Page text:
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Chris Shea has been a professional studio metalsmith since 1997, creating sculpture, furniture and architectural metalwork in forged steel, bronze and glass. His work is shown at Wexler Gallery in Philadelphia and has been exhibited throughout the country, most recently at SOFA Chicago through Maurine Littleton Gallery. Chris has taught at Montgomery College, Thomas Jefferson Arts Center and Snow Farm School in MA.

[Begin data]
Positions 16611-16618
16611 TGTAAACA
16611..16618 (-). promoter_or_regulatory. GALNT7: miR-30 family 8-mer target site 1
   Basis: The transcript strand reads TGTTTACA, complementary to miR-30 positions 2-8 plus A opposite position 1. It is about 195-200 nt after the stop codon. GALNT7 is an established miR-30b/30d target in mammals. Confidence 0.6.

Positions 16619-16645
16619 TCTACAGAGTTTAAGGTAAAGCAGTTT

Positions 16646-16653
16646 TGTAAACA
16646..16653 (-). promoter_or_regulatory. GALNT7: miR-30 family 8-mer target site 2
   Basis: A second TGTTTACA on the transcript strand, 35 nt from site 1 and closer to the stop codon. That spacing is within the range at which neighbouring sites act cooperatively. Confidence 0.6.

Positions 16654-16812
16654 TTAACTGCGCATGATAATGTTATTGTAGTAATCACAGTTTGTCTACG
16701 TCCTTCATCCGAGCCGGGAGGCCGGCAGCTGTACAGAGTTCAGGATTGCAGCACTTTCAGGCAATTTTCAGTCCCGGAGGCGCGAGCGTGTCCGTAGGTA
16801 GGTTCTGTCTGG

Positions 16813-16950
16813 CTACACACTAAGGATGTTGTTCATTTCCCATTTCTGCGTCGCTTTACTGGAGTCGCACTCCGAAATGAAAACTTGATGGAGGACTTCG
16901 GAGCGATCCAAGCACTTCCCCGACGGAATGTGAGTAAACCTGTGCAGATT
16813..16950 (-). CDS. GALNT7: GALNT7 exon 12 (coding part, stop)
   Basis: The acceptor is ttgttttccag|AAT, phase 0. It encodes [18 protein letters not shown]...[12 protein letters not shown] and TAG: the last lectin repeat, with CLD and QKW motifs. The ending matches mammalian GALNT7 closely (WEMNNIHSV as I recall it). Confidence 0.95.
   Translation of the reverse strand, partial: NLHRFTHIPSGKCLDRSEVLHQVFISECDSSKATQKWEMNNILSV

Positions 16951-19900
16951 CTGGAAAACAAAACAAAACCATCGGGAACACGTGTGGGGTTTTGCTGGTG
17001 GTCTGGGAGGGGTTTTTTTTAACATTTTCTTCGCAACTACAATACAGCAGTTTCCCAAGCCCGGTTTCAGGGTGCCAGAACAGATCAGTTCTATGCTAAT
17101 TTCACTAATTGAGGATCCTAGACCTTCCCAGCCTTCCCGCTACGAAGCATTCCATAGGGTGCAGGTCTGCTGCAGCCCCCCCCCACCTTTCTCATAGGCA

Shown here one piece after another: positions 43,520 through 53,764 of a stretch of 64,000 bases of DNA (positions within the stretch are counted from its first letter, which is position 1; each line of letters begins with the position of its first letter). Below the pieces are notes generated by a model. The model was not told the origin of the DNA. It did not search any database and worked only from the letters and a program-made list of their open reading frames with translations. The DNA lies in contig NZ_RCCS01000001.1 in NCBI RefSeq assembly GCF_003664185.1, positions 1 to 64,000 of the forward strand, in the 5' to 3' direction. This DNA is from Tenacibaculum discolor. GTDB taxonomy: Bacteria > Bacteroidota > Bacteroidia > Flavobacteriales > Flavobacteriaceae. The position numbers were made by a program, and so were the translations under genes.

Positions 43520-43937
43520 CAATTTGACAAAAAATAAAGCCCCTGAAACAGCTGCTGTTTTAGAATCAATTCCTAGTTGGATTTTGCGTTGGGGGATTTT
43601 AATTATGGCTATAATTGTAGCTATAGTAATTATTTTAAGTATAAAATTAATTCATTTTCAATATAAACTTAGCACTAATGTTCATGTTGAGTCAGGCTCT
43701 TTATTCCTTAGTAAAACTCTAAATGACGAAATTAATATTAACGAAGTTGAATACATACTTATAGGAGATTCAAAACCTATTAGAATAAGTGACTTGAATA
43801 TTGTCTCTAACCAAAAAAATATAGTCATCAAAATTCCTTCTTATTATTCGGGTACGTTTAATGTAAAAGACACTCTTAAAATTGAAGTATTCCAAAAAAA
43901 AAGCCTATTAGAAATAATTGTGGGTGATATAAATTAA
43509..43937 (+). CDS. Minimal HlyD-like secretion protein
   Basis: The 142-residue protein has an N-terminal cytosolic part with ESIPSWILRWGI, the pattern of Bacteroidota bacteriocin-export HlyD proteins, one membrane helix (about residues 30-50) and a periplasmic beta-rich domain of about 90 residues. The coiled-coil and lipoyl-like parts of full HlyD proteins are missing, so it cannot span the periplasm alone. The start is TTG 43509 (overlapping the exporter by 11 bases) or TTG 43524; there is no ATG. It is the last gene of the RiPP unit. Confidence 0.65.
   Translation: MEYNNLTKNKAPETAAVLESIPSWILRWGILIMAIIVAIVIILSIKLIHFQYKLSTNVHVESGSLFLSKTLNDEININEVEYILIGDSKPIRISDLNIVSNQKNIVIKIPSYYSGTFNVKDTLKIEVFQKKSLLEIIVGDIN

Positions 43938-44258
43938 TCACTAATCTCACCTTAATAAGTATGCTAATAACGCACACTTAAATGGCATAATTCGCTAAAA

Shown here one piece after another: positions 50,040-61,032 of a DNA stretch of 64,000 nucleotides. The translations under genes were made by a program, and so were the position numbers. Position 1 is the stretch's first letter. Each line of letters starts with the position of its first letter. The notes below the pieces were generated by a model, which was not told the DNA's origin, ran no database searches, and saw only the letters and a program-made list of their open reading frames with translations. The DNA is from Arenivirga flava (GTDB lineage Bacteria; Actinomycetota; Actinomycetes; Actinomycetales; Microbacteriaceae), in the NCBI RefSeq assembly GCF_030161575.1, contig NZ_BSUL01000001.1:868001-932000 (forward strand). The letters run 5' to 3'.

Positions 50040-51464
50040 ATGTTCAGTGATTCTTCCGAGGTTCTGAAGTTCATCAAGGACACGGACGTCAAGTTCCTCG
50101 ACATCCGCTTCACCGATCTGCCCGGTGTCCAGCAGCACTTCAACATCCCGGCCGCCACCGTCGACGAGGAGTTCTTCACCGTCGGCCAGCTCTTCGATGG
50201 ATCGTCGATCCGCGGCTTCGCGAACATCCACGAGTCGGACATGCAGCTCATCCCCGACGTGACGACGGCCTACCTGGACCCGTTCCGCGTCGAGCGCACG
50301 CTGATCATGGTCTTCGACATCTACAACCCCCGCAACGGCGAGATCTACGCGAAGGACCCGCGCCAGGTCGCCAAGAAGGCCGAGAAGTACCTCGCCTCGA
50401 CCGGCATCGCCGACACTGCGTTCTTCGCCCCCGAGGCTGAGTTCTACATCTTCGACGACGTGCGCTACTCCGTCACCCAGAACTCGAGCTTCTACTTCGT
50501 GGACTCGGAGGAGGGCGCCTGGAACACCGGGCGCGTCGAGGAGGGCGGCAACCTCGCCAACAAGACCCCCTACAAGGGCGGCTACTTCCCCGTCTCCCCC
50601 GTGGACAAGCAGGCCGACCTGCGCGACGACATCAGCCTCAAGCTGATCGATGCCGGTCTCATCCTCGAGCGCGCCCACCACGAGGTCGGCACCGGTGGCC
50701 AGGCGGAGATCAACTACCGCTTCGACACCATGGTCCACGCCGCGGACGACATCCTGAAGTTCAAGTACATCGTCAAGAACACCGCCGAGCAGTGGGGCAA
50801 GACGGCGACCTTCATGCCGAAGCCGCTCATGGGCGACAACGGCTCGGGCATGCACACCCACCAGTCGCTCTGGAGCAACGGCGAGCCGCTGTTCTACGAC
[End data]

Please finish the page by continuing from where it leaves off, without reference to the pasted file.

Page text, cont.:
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Resident artists and Friends of the Studio

The Glass School also has a number of Resident Artists who work in the Artist Incubator Space. These artists bring a fresh perspective and energy to the Glass School. Friends of the Glass Studio involves volunteers to support the Washington Glass School classes, events and collaborative projects.

Kate Barfield

Diane Cabe

Patricia de Poel Wilberg

John Henderson

Graciela Granek

Trish Kent

Nancy Kronstadt

Sean Robinson

April Shelford

Kyle Crosby

Special Friends and Supporters of the Washington Glass School

Kay Janis

Veronique Lanthier